There's a cool aggression to 1983's "Rebel Yell," Billy Idol's second album that is equal parts new-wave, metal, punk, and pop. Although his debut was a hit and remains a classic, it was "Rebel Yell" that is his masterpiece. The album reunited Billy with the hit-making team of producer, Keith Forsey and the atmospheric guitarwork of Stevie Stevens that can only be called rock & roll nirvana. The album reached #6 on Billboard's Top 200 propelled by four hit singles including, "Rebel Yell," the eloquently gorgeous "Eyes Without a Face" with the haunting female backup singing of Perri Lister, and "Flesh for Fantasy" all of which were hit music videos. With a permanently snarled upper lip and the perfect matinee-idol blond hair, Billy Idol made punk rock palatable for MTV and the masses.
Several years after the original art rock supergroup Colosseum disbanded, drummer Jon Hiseman formed Colosseum II, a more jazz fusion-oriented outfit featuring guitarist Gary Moore (Thin Lizzy) and keyboardist Don Airey. Their eclectic debut, Strange New Flesh, shows some impressive chops from all involved, with an emphasis on Moore's soulful guitar leads. Vocalist Mike Starr, while not an immensely engaging singer, does a nice job keeping up with Hiseman and bass player Neil Murray. Highlights include the technically showy but blissfully irreverent ode to Pink Floyd, "Dark Side of the Moog," a nice version of Joni Mitchell's "Down to You," and the funky "Gemini and Leo."
A slick, carefully crafted follow-up to his debut, Rebel Yell was Billy Idol's catchiest, most consistent fusion of synth-driven new wave pop and hard rock guitar pyrotechnics (courtesy of Steve Stevens)…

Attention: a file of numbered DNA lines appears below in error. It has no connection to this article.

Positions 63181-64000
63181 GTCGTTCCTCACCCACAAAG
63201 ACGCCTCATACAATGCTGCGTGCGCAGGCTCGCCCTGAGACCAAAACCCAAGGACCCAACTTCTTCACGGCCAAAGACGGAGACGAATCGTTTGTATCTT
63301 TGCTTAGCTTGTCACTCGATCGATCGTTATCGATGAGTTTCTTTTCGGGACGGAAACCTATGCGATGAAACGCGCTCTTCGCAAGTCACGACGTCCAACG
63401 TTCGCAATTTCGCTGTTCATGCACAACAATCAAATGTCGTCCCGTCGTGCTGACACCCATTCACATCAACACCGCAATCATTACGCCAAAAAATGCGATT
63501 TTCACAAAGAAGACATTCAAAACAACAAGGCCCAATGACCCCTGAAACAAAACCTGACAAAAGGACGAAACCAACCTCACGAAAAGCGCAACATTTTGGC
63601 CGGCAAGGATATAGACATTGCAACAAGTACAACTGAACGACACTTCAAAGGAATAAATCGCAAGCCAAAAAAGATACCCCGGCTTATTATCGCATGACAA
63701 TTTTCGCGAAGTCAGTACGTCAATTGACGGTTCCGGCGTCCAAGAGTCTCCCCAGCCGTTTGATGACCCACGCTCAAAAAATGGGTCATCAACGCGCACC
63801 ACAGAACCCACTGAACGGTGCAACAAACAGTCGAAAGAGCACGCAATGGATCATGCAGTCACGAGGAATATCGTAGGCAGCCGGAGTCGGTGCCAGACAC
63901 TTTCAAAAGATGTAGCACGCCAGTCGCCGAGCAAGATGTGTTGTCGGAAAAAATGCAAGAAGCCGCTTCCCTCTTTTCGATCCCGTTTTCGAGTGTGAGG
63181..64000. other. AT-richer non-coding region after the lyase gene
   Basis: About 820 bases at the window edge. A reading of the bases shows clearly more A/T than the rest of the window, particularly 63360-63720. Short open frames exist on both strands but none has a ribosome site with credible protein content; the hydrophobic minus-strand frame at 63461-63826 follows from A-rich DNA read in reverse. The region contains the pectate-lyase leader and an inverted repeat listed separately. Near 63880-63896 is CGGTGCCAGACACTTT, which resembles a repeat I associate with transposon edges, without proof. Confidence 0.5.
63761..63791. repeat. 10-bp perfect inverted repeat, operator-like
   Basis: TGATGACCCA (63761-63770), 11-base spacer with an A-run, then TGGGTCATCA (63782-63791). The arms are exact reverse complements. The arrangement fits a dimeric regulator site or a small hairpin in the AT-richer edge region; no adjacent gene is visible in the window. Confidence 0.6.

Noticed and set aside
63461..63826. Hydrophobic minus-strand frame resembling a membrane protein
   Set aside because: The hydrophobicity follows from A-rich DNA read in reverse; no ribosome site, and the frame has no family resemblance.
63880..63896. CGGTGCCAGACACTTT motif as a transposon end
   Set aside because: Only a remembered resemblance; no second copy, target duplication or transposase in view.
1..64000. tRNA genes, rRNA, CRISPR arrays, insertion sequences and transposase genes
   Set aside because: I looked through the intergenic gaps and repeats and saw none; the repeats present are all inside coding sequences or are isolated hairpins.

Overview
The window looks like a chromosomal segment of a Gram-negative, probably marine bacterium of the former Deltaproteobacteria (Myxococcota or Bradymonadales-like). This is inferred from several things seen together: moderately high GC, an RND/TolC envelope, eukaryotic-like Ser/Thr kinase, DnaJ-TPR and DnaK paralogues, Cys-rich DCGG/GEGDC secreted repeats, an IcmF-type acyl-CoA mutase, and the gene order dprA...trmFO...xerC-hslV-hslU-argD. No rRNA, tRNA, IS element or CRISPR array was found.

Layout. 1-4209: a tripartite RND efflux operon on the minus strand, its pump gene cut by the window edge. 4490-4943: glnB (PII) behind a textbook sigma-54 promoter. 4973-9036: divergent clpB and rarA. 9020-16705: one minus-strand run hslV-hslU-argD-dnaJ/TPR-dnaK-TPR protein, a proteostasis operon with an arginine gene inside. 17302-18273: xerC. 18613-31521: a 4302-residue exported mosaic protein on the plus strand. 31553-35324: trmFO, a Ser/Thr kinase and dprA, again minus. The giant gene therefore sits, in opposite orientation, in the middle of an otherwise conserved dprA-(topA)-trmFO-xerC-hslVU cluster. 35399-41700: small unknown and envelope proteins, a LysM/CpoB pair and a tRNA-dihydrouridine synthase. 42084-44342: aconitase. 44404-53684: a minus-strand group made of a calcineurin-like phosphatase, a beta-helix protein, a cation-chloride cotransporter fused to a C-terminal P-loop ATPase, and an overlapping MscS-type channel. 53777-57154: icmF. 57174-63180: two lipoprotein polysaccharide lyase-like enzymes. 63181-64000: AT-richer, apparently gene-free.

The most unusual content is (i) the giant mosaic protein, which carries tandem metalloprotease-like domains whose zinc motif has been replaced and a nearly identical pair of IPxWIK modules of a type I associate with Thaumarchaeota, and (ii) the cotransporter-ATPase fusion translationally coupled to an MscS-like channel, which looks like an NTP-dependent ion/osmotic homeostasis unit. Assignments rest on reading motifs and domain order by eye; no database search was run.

Richard Chamberlain, Rachel Ward, Barbara Stanwyck, Christopher Plummer. Colleen McCullogh's epic tale of the forbidden love between a priest tested by human passion and a beautiful young girl desiring what she can't have. Includes the stunning, original 4-part miniseries The Thorn Birds.
When Max Renn goes looking for edgy new shows for his sleazy cable TV station, he stumbles across the pirate broadcast of a hyperviolent torture show called "Videodrome." As he struggles to unearth the origins of the program, he embarks on a hallucinatory journey into a shadow world of right-wing conspiracies, sadomasochistic sex games, and bodily transformation. I encourage those of you who will be seeing Videodrome for the first time to listen to the entire audio commentary featuring David Cronenberg and Mark Irwin. It is one of the very best in the Criterion Collection.